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What are the issues?
Much of the natural vegetation around the Hawkesbury-Nepean Catchment has been cleared for housing, agriculture and industry. With an expanding Sydney population and impacts of climate change, the problems facing the Hawkesbury-Nepean river are escalating.
These problems don’t just include land clearing. The Hawkesbury-Nepean Catchment is also suffering from pollution in the water, which harms and kills many of the animals and plants that call the river home. Chemical and nutrient run off from residences, farms and industries, as well as treated waste, flow into the river, causing a variety of adverse issues not only for the river’s ecosystem, but also the people that inhabit the surrounding area. Excess nutrients like Nitrates and Phosphates cause eutrophication, leading to increased algal and aquatic plant growth, which reduce the rivers flow and decreases the amount of dissolved oxygen in the water (hypoxia). Such issues can cause things like blue-green algae, which when bloom, release toxic chemicals that harms all kinds of life, or excess terrestrial weed growth on the riverbanks, which impacts the quality of the habitat and the flow of water itself.
Between pollutants and the excess of water that is drawn from the river for human use, the waters’ natural flow has changed and lessened. Consequently, there is now less water to regularly flush the system of pollutants, like algae and nutrients, exacerbating and sustaining all these issues in a vicious cycle.
What is water quality?
Water quality is defined by its chemical, physical and biological characteristics. It is a measure of the condition of water relative to the requirements for use.
The quality of water in lakes, rivers and oceans, vary significantly due to differences in the environmental, ecosystems and human impacts. The quality of the water not only affects our uses but also affects fauna and flora, both aquatic and terrestrial. Water quality is very poor in some catchments, negatively affecting people and communities that rely on the river for food, now no longer being able to eat the fish they catch or use the water for stock such as cattle.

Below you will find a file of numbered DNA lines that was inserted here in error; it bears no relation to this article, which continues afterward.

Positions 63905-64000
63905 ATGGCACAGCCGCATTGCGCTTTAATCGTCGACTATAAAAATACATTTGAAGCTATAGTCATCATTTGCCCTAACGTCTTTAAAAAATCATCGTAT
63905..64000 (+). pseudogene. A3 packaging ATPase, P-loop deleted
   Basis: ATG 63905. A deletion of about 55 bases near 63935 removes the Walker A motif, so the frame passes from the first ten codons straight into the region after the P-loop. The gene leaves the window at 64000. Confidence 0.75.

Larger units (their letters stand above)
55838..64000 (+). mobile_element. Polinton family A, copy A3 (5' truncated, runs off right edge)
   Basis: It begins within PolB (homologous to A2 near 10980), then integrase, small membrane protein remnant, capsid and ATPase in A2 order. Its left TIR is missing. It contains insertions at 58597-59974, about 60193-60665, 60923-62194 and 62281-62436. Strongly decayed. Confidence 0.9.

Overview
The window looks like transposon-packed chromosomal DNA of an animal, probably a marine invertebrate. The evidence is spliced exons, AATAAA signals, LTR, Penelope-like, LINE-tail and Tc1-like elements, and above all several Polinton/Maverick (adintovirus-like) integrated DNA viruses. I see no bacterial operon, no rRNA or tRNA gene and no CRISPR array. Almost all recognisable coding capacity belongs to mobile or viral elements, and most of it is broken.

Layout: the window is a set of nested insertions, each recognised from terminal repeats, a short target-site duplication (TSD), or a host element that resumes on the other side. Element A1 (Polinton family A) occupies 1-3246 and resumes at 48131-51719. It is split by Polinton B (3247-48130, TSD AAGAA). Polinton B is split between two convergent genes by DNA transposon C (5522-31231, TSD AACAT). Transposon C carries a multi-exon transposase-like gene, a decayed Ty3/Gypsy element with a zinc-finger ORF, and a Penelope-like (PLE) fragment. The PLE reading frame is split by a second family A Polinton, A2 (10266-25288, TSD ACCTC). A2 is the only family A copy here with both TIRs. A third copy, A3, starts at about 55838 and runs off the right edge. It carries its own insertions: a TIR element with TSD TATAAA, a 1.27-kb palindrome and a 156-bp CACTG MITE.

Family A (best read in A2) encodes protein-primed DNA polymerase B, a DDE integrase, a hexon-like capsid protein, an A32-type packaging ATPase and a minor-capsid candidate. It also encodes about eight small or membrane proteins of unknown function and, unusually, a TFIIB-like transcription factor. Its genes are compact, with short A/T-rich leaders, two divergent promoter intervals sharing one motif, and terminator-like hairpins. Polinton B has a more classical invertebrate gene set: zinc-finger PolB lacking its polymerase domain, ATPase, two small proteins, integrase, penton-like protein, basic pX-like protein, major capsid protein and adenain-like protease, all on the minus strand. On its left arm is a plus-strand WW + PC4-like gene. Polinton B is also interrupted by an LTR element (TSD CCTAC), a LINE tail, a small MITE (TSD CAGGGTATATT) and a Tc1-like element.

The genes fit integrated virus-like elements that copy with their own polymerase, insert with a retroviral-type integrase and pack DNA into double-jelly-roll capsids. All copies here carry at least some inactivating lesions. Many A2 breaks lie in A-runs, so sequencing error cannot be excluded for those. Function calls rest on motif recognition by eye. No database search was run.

The water quality of a river is largely dependent on what the land surrounding the catchment is like – is it agricultural, urbanised, or bushland? Water quality is also a product of biological processes within the water itself (in-stream processes), such as the flow rate, aquatic life and the temperature.
Why is water quality important?
Water is the key ingredient for all life, both human, animal and plant life. In addition, it is of major environmental, social, and economic significance to NSW, and underpins the development and success of much of our infrastructure and modern way of life.
If water quality is diminished, it is not only the environment that suffers. The commercial and recreational value of our water resources will decrease, as many businesses and industries rely on healthy waterways to operate. From prawn and oyster fisheries downstream, to recreational users like water skiers, and farmers drawing water for stock and crop irrigation, there are countless areas that will be negatively affected if the health of the Hawkesbury-Nepean River is not maintained.
As a major source of our local economy and central to our communities, the rivers health and its influences are far reaching, it is very important that we look after this natural resource.